My rating: 4 out of 5 stars
When I added “Guitar Boy” to my TBR pile, I remember thinking that it sounded more like a middle grade novel than a YA. That idea might have stemmed from the summary, or the knowledge that the last novel I read by M.J. Auch was one I read at fourteen and pulled from the MG section in the library. Whatever the intended audience, I finished “Guitar Boy” in a day and loved every minute of it.
Travis is a fourteen year old guitar player whose life has been turned upside down in the wake of his mother’s car accident and subsequent injuries. His father is trying and failing to run the household and keep his five children fed, and a string of bad decisions leads to him throwing Travis out of the house. Travis ends up unofficially apprenticed to a local guitar-maker while he attempts to piece his life and his family back together.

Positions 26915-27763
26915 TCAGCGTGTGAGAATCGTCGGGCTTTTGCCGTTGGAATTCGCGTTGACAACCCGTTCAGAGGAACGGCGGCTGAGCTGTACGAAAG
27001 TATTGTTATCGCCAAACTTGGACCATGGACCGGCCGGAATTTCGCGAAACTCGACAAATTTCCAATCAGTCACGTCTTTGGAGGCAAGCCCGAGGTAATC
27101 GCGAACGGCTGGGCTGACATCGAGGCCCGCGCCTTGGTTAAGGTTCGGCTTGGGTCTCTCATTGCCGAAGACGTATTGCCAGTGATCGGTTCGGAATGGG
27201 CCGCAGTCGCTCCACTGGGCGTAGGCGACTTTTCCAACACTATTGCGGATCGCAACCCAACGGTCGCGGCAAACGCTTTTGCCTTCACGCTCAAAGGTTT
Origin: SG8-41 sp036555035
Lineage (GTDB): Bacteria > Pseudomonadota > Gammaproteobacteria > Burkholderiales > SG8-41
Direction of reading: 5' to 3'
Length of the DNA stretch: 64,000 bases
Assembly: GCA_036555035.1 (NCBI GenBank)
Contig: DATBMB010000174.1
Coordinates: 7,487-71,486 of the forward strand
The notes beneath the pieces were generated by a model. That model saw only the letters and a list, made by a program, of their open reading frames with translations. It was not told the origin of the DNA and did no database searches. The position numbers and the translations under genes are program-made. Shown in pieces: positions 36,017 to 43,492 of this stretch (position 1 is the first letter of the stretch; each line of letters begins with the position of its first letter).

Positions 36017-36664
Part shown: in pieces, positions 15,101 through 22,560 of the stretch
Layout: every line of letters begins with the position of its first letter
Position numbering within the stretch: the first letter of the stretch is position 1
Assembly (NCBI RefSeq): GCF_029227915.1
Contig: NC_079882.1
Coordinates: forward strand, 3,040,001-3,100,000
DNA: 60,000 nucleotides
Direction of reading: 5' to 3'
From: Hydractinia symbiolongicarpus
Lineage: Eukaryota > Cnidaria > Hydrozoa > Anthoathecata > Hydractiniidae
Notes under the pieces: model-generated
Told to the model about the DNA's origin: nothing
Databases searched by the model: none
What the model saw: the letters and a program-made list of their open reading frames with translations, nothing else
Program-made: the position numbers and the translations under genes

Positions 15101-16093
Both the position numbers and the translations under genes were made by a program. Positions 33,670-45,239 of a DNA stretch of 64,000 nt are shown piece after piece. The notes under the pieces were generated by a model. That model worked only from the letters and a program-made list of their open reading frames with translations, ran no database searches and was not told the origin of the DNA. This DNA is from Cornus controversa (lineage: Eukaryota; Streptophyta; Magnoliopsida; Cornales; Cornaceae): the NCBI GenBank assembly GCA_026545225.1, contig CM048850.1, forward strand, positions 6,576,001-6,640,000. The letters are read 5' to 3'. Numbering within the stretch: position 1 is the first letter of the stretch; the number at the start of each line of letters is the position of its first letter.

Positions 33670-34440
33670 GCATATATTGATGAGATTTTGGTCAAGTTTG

For an incredibly simple premise, this story had so much heart and so much personality. It wasn’t as much about music as it was about connection–to the family you’re born with and the family you choose. The people Travis meets when he’s isolated from everything he knows become as much a family to him as the one he’s left behind, and I loved watching those bonds strengthen as the story progresses. All of the characters in “Guitar Boy” felt authentic, like if you pulled off the interstate at some nowhere town in the Adirondacks you might encounter any of them.
Every one of the subplots tied neatly together, from the local festival Travis helps the guitar-maker prepare for, to Travis’s own missing family heirloom guitar, to his attempts to reach his mother. The links in the overall chain of events were believable and heart-wrenching and ultimately hopeful.
“Guitar Boy” is the kind of book that I want to avoid talking about too specifically, because no amount of summarizing will even begin to do the story justice. If you like quieter stories with great character development and a happier ending than you might have dared to hope for, definitely give this one a read.